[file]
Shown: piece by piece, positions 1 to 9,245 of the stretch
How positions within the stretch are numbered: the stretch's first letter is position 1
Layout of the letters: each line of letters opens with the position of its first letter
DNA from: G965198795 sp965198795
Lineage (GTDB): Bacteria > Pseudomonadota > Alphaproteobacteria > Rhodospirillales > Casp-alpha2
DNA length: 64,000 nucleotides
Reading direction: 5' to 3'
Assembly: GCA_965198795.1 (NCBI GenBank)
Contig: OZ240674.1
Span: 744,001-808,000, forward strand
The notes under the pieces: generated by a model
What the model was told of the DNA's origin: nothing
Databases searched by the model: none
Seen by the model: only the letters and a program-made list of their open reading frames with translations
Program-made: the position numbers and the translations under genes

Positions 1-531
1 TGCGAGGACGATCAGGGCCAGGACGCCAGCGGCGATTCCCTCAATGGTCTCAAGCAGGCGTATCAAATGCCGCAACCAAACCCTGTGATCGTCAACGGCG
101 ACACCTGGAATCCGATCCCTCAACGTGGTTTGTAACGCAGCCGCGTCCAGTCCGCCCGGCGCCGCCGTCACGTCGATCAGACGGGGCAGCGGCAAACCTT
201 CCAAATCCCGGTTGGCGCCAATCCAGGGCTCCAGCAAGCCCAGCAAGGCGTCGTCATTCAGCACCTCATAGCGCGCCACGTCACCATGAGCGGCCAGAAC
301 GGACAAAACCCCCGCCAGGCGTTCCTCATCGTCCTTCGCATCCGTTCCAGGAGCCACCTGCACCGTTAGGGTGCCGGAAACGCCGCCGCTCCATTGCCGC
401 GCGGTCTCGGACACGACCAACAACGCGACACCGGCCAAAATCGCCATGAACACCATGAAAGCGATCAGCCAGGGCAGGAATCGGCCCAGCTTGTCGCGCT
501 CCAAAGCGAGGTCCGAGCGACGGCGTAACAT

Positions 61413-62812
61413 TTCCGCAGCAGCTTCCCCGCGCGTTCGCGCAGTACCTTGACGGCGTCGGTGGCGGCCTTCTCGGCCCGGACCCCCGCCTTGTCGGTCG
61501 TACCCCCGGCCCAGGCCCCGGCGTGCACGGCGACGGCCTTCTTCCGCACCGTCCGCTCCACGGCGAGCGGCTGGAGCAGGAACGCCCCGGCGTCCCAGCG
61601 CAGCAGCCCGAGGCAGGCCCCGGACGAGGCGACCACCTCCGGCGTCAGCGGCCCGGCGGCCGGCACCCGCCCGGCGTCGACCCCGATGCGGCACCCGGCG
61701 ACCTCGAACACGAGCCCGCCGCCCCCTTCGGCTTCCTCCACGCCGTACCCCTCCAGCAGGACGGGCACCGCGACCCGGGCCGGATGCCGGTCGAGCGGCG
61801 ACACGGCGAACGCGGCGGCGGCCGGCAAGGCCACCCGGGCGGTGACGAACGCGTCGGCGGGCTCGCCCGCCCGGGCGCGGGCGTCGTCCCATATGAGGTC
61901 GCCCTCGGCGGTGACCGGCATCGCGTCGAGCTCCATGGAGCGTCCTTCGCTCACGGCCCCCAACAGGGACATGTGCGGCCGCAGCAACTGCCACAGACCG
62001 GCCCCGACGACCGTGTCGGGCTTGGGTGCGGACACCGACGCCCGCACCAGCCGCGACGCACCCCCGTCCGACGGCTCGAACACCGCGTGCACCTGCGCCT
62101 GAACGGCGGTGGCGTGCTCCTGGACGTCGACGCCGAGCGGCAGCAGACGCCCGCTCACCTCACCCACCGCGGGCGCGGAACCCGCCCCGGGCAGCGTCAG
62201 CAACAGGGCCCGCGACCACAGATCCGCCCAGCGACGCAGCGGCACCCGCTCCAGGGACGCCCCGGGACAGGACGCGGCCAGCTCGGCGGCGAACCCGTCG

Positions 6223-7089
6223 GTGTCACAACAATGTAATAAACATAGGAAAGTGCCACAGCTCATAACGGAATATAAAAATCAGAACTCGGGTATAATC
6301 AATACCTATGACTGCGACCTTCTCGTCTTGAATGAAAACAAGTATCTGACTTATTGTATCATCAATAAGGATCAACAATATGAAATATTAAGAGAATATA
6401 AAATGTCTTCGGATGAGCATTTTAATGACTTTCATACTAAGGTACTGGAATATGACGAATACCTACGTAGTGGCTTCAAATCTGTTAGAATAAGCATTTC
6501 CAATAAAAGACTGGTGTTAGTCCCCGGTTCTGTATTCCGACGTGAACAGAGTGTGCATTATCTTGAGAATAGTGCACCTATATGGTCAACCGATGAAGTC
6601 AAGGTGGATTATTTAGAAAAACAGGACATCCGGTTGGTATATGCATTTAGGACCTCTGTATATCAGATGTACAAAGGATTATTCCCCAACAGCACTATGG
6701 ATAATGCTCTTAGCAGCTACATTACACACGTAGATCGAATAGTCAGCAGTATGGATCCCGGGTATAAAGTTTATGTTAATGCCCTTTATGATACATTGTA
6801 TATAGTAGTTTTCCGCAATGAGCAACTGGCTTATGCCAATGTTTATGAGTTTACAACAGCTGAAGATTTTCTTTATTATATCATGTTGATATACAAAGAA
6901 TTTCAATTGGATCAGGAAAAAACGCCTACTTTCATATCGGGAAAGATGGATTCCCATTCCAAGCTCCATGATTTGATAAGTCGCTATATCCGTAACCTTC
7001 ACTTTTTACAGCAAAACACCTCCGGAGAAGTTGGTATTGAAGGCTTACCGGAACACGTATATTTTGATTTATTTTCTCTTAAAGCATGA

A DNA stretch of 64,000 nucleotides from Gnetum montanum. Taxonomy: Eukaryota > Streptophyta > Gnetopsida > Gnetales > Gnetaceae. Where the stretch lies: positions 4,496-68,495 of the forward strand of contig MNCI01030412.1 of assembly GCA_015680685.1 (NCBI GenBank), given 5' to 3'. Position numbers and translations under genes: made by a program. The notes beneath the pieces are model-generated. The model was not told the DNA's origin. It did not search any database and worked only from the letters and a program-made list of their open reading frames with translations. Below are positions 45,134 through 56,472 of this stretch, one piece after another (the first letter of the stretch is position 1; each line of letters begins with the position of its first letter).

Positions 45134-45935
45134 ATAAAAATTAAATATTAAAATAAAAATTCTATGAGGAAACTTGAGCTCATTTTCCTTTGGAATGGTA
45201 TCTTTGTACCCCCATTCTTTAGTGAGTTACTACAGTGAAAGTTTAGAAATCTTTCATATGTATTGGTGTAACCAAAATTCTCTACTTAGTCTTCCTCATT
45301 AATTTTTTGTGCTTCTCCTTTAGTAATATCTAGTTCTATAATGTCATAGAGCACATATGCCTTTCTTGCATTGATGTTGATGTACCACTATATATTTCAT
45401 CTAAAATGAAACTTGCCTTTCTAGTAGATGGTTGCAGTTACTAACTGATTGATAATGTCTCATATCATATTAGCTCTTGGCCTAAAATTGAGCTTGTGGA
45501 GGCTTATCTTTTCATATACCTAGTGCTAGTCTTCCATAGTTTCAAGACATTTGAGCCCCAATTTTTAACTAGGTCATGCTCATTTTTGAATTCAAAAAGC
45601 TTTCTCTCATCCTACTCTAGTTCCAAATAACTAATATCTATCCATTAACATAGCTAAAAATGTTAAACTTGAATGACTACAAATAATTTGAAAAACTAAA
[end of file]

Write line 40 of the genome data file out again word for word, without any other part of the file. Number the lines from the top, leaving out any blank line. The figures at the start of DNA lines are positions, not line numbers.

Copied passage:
6801 TATAGTAGTTTTCCGCAATGAGCAACTGGCTTATGCCAATGTTTATGAGTTTACAACAGCTGAAGATTTTCTTTATTATATCATGTTGATATACAAAGAA